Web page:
The biennial Canadian Cheese Awards is produced by Cheese Lover Productions with the support of Loblaw Companies as Marquee Sponsor and Dairy Farmers of Canada as Principal Partner, Cow Milk Cheese.
The Great Canadian Cheese Festival in Picton, Ontario, is on hiatus in 2018 to allow resources to be devoted to the launch of Artisan Cheese Night Market and related events.
Avonlea Clothbound Cheddar made by Cows Creamery in Charlottetown, Prince Edward Island, was proclaimed Cheese of the Year at the conclusion of the 2016 Canadian Cheese Awards in Montréal on Thursday.
Awards were also presented to 31 category winners during the Awards Ceremony at glittering Time Supper Club to bring to a climax the biennial cheese judging and competition that is open to all milks—cow, goat, sheep and water Buffalo—used in cheesemaking in Canada.
Avonlea Clothbound Cheddar was also honoured as Best Aged Cheddar (aged more than 18 months).
Appletree Smoked Cheddar, also made by Cows Creamery, also won big :
BEST ATLANTIC CANADA CHEESE – MEILLEUR FROMAGE DES PROVINCES ATLANTIQUES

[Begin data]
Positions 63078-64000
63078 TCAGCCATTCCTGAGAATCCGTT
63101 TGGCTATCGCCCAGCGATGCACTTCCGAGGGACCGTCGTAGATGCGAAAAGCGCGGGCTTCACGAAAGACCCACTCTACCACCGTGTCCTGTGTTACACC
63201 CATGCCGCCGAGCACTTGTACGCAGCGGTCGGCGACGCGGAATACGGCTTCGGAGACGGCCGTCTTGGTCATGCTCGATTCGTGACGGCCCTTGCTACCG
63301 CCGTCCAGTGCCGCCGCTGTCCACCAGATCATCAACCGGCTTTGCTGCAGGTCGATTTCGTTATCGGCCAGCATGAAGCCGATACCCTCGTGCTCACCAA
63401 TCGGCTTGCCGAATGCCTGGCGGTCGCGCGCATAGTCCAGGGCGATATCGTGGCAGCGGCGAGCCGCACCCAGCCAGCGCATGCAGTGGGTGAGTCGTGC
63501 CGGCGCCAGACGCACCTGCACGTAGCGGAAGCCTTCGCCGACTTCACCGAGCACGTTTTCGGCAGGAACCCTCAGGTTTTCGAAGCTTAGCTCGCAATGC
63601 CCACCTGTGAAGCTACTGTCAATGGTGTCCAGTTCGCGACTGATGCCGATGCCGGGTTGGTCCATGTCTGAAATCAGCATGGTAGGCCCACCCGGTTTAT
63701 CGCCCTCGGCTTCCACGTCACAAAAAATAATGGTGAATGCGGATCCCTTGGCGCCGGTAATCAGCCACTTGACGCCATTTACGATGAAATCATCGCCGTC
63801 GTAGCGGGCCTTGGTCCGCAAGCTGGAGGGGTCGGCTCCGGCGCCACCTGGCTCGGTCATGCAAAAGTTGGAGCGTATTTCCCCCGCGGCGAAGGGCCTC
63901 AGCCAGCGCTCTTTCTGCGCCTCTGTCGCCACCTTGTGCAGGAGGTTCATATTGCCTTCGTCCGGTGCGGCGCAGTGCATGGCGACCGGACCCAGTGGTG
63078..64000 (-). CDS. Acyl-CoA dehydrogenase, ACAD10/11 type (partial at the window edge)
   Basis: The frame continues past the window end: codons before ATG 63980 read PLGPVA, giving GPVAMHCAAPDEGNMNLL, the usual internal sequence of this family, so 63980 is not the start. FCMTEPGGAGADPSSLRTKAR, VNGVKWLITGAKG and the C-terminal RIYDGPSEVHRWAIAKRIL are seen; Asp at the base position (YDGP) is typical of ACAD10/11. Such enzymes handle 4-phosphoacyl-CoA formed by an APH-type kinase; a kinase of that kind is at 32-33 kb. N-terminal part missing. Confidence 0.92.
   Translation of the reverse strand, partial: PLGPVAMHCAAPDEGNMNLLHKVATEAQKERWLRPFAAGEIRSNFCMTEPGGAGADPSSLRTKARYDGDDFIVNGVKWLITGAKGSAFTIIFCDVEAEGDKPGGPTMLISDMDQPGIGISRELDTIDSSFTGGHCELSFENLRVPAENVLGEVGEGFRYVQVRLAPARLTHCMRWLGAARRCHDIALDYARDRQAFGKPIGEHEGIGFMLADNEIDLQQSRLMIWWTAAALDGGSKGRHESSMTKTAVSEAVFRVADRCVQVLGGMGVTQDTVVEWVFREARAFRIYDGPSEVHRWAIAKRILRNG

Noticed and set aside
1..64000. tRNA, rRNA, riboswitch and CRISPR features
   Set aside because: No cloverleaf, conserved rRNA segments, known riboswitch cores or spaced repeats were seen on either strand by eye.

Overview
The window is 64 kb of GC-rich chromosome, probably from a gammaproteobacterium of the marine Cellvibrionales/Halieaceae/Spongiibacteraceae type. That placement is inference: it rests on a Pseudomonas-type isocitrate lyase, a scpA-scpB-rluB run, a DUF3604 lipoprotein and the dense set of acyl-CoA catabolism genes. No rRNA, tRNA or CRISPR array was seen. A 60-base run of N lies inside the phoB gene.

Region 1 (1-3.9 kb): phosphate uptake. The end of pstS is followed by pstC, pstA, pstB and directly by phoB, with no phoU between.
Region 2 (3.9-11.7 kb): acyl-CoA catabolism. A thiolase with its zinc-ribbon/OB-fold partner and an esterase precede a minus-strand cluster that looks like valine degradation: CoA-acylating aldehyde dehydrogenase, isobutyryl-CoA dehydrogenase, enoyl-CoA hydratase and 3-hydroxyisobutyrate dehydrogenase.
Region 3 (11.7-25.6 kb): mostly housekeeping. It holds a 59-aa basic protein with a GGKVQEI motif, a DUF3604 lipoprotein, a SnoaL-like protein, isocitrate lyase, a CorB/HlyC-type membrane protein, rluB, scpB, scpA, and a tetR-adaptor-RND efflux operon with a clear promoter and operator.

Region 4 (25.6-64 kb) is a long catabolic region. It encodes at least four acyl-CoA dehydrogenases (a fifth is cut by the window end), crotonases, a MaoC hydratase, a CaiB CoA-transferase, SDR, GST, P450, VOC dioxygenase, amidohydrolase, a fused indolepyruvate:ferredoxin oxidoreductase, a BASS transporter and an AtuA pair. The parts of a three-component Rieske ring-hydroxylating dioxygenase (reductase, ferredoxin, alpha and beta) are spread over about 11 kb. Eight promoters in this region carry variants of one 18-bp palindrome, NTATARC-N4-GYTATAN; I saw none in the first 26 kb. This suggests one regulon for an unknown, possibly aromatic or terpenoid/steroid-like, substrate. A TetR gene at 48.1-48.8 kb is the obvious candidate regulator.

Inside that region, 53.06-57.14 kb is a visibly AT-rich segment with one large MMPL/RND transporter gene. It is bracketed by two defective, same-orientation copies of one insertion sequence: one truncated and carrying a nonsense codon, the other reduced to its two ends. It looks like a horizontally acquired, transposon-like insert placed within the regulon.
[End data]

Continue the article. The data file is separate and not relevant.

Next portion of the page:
· Appletree Smoked Cheddar – Cows Creamery, Charlottetown, Prince Edward Island
The Canadian Cheese Awards is the first cheese competition in Canada open to all milks used in cheese making – cow, goat, sheep and water buffalo – with only pure natural cheese accepted for judging. That means with no artificial colours, flavours or preservatives, and no modified milk ingredients.
Le Concours des fromages fins canadiens est le premier et le plus grand au Canada ouvert à tous les fromages produits au Canada à partir du lait pur de vaches, de chèvres, de brebis ou de bufflonnes canadiennes – sans colorant artificiel, parfum, agent de conservation ni substance laitière modifiée.